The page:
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Negotiating Contact Centre Contracts

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You're not buying widgets - Successful negotiation requires an understanding of the intricacies of contact centre delivery.

In any purchasing relationship, the buyer wants to pay as little as possible for as much as possible; the seller wants to gain as much as possible for as little as possible. It's the natural way of things, and is a good starting point when it comes to negotiating outsourced contact centre pricing and contracts.
 
With contact centres, though, it's not a simple single item transaction. A client buys people, processes, systems, quality, training and multiple outcomes - customer service and satisfaction, sales, resolution – all of which are provided by the supplier in an integrated solution. A change in one requirement may affect another, and this often has an effect on the ultimate price.
 
An outsourced service provider typically makes between 5% and 15% net profit – for argument's sake, let's set it at 10%. Any changes can turn a profitable activity into an unprofitable one – often with the consequence that the outsourcer cuts its own costs and therefore the quality of the service provided to the client. For example, a client recently tendered its contact centre activity based on 3 days' training. In the end, training took 5 days. The outsourced service provider (OSP) was happy to take on some of the extra cost during set-up, but was concerned that this would cost them on an on-going basis. Given its profit margins, every extra day that the OSP has to train an agent at its own cost could require 10 extra days of work before that agent turns a profit for the OSP. The OSP was rightly concerned that this apparently minor change could affect its profitability.
 
In my experience, perceptions around pricing are one of the major causes of dissatisfaction in an outsourced relationship. Either the client feels it is being overcharged, or the OSP can't make the profit it deserves.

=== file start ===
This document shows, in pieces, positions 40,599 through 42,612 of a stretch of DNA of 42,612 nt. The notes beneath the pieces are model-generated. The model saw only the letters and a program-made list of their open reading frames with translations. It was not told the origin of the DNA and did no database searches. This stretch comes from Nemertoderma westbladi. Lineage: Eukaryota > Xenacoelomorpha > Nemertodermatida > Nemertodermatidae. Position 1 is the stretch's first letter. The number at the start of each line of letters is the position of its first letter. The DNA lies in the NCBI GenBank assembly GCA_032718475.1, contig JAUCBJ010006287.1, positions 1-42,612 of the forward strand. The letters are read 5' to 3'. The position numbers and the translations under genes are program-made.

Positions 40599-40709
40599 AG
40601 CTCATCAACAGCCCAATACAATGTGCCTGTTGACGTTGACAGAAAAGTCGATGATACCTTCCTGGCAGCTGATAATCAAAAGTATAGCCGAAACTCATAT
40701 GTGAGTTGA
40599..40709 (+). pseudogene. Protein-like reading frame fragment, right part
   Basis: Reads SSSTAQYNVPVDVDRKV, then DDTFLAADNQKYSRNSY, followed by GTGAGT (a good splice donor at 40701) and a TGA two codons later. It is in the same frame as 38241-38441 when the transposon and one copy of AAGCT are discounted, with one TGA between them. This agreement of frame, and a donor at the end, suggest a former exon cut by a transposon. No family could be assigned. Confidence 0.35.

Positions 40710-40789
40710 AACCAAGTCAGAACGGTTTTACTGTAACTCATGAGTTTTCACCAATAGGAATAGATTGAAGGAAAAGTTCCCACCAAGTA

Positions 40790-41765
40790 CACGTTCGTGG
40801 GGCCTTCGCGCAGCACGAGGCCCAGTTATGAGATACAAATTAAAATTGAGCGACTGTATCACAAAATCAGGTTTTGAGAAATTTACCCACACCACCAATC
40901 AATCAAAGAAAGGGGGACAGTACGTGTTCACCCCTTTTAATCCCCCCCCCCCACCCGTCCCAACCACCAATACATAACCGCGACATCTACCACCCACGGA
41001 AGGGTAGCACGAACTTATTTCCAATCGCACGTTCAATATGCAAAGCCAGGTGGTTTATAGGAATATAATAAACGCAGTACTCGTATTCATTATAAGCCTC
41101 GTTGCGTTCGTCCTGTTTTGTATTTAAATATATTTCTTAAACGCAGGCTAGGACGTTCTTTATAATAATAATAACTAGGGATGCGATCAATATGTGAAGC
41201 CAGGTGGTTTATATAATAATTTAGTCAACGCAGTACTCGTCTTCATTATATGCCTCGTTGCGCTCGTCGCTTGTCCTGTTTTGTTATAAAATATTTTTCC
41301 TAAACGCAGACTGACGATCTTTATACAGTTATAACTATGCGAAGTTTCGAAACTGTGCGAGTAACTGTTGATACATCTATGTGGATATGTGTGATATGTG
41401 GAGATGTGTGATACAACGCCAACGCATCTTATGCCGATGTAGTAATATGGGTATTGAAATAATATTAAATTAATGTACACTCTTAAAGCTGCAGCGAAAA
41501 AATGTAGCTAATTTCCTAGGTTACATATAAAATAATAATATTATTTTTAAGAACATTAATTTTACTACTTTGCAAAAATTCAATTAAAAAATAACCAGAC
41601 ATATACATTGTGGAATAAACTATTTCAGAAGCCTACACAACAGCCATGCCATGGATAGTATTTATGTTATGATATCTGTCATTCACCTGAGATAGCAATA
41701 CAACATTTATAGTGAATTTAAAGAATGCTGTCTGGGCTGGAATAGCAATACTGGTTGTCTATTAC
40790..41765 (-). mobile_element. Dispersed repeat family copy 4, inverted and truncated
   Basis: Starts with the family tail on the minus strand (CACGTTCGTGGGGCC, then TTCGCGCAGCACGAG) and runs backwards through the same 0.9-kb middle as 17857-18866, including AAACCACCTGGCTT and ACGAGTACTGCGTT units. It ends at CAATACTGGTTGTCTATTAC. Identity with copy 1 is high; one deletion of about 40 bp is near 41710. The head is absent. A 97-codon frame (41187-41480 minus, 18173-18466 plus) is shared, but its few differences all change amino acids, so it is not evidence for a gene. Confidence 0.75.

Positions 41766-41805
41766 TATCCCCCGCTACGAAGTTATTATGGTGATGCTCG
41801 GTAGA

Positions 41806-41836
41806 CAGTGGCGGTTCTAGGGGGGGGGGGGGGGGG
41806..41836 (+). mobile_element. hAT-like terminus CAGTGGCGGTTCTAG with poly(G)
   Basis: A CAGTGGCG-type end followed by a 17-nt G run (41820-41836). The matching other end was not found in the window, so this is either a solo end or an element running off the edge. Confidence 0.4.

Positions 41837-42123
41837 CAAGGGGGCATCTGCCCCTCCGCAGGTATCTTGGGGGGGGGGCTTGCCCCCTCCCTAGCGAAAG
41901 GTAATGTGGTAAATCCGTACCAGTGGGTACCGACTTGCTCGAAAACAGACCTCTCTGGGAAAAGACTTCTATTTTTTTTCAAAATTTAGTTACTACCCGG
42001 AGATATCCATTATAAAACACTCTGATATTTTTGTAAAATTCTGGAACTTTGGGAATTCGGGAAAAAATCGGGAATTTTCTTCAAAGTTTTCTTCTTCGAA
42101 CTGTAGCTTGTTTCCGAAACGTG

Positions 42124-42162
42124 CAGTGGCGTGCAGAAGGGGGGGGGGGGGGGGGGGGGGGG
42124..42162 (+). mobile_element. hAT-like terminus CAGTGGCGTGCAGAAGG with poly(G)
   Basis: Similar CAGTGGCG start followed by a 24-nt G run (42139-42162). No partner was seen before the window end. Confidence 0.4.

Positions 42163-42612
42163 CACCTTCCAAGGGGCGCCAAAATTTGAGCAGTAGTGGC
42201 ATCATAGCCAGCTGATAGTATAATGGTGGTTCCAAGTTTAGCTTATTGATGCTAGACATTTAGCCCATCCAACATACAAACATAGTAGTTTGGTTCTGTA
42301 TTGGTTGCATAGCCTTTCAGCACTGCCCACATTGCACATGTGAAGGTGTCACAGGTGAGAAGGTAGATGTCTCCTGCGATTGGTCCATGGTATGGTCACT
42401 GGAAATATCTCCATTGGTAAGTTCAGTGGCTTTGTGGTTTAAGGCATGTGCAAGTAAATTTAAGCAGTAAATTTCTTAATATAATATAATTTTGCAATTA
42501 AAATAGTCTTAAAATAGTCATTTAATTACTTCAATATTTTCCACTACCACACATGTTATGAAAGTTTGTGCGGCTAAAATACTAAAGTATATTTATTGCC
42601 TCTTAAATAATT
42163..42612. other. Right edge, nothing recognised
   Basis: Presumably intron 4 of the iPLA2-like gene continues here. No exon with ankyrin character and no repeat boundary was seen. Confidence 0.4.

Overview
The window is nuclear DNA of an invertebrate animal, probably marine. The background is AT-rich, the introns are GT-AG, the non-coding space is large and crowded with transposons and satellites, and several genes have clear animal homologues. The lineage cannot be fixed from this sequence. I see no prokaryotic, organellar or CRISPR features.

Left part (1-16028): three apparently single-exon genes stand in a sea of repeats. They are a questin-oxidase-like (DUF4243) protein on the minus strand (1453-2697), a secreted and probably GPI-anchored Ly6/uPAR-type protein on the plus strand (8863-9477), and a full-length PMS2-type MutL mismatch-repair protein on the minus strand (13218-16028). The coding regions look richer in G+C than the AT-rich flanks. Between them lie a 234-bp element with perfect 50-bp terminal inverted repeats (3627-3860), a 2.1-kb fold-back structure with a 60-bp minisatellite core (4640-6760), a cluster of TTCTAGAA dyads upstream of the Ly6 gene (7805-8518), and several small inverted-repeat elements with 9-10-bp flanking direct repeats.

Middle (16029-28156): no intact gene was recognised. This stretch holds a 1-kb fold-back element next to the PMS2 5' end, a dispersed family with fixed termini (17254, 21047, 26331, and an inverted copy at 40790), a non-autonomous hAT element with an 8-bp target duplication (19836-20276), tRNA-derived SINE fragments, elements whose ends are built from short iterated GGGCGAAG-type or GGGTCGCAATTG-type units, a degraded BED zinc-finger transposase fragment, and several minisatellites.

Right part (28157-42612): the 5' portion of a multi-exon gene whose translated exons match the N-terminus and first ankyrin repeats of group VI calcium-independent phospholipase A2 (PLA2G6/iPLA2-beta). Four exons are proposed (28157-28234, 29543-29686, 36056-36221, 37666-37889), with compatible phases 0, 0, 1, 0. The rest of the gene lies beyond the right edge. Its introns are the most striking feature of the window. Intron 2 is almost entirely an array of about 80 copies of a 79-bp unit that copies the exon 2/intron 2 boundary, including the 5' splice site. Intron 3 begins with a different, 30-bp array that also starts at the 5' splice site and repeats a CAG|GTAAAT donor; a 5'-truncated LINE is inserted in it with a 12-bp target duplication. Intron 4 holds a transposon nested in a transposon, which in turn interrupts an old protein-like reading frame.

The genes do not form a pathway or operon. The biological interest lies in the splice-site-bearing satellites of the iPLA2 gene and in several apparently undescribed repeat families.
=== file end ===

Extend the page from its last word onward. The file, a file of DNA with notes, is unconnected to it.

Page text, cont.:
There can be many reasons for this – I have seen clients incorrectly specify their requirements, so that they certainly don't get value for money. I've known OSPs to run so inefficiently that they can't make a profit. I've seen clients screw down pricing so that even the most efficient OSP is squeezed for a buck, and I've witnessed OSPs happily overcharging clients.
 
My advice to clients is to respect that their OSP has a right - even a duty – to make an acceptable profit. My advice to OSPs is simply this: don't try and rip the client off. You'll get found out sooner or later, and there will be no coming back from the brink.
 
But how is this achieved? Principally, I feel, by both sides understanding the drivers behind their numbers, and being able to honestly explain these drivers to each other. They also need to have a lot of trust – with the necessary sprinkle of cynicism, of course – that what they are being told is genuine. And these three qualities – respect, explanatory skills and trust – will go a long way to ensuring a lengthy relationship.
 
Both parties must also recognise that things – commercial imperatives, external factors - will change over the lifetime of an outsourced call centre contract. The two parties must be willing to adapt, and amend the agreement if necessary, to reflect these new dynamics. Trusting each other is important in this regard – as the Outsourcing Center (US) reported in 2011, "mutual trust is the basis for the ability to restructure contracts, scope, and pricing models to align to the changed business case".
 
If you have any comments or thoughts on this article, please contact me at: .

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